4 — White women use “we’re all women” rhetoric, overwhelming familiarity, and niceties to disarm women and femmes of color.

Source: Unique Ways White Women Enact Racism – Medium

ASL syntax and injustice

Agency and institutions

Attacks on the ACA, Medicaid, and home care are particularly felt by those facing possible institutionalization and the loss of agency.

Mental health and policing

Hierarchical ableism

Accountable activism

Racism + ableism

Addiction and injustice

The notion that drug addiction is a brain disease is catchy but empty: there are virtually no data in humans indicating that addiction is a disease of the brain, in the way that, for instance, Huntington’s or Parkinson’s are diseases of the brain. With these illnesses, one can look at the brains of affected individuals and make accurate predictions about the disease involved and their symptoms.

This situation contributes to unrealistic, costly, and harmful drug policies. If the real problem with drug addiction, for example, is the interaction between the drug itself and an individual’s brain, then the solution to this problem lies in one of two approaches. Either remove the drug from society through policies and law enforcement (for example, drug-free societies) or focus exclusively on the ‘addicted’ individual’s brain as the problem. In both cases, there is neither need for nor interest in understanding the role of socioeconomic factors in maintaining drug use or mediating drug addiction.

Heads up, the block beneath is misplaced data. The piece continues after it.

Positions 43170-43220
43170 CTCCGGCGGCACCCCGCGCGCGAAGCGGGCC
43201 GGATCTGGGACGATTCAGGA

An insidious assumption of the diseased brain theory is that any use of certain drugs is considered pathological, even the non-problematic, recreational use that characterizes the experience of the overwhelming majority who ingest these drugs. For example, in a popular US anti-drug campaign, it is implied that one hit of methamphetamine is enough to cause irrevocable damage: http://www.methproject.org/ads/tv/deep-end.html.

For their part, the scientific community has virtually ignored the shameful racial discrimination that occurs in drug law enforcement. The researchers themselves are overwhelmingly white and do not have to live with the consequences of their actions. I don’t have this luxury. Every time I look into the faces of my children or go back to the place of my youth, I am forced to face the decimation that results from the racial discrimination that is so rampant in the application of drug laws and is abetted by arguments poorly grounded in scientific evidence.